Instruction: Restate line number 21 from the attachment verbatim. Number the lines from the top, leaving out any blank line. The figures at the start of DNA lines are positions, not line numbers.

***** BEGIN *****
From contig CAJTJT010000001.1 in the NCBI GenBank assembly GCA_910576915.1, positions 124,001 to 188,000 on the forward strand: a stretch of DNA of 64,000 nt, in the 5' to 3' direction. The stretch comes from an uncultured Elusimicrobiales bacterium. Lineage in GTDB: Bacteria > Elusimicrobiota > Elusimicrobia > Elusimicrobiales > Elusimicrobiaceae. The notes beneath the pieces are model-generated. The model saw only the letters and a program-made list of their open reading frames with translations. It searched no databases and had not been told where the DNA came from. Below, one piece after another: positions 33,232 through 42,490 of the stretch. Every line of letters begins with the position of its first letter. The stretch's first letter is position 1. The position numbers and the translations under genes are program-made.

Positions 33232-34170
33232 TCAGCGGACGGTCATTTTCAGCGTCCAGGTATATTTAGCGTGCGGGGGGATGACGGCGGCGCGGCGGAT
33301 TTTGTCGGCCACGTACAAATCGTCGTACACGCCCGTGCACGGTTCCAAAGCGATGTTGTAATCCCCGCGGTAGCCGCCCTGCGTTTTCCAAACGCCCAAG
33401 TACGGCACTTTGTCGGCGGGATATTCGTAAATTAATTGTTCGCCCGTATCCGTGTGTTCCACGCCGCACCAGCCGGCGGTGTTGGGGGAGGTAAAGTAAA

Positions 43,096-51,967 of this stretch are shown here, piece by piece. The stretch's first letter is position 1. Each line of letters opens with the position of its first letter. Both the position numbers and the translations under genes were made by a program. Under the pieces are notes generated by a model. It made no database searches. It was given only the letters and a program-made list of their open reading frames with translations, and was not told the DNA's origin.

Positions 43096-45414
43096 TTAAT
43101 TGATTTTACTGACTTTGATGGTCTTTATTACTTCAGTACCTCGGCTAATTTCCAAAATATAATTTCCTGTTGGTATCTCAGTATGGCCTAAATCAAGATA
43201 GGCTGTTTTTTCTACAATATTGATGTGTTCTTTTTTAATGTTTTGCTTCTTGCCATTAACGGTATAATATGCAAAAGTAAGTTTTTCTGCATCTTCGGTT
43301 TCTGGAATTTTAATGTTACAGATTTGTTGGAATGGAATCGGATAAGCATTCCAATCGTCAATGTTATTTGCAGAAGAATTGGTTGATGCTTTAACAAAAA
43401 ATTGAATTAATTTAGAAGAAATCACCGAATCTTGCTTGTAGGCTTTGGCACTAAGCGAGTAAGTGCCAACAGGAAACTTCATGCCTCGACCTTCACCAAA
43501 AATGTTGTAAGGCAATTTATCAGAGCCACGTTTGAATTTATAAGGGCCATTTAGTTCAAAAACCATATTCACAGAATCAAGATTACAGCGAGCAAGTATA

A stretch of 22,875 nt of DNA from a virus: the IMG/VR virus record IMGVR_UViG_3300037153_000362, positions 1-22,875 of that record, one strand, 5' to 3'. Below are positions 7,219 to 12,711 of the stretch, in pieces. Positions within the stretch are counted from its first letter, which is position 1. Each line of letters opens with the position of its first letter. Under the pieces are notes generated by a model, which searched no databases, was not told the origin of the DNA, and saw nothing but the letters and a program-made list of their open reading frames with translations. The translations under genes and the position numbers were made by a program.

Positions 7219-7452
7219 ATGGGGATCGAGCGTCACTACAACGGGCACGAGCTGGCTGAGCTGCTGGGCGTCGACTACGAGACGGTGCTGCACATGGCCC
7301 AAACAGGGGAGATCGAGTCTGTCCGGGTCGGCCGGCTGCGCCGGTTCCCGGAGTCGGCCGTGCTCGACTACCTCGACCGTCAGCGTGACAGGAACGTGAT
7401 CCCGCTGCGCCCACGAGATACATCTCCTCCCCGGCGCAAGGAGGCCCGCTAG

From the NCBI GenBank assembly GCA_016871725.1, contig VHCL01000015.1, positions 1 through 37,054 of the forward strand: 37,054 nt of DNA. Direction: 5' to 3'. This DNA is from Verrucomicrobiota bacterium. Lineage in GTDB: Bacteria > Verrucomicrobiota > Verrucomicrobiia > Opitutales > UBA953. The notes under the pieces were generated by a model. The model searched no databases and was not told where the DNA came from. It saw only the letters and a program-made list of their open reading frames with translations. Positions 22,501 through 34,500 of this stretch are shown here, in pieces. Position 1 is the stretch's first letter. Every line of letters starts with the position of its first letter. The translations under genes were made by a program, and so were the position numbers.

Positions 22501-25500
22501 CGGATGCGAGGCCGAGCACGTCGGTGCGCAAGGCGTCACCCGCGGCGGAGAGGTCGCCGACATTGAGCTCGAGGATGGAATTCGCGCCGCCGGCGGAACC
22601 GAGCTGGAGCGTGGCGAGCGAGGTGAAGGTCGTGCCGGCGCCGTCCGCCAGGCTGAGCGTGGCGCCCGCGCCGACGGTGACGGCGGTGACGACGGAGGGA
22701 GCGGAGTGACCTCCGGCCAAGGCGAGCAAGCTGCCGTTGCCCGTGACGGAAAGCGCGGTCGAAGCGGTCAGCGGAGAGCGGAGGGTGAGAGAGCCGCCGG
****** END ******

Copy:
22501 CGGATGCGAGGCCGAGCACGTCGGTGCGCAAGGCGTCACCCGCGGCGGAGAGGTCGCCGACATTGAGCTCGAGGATGGAATTCGCGCCGCCGGCGGAACC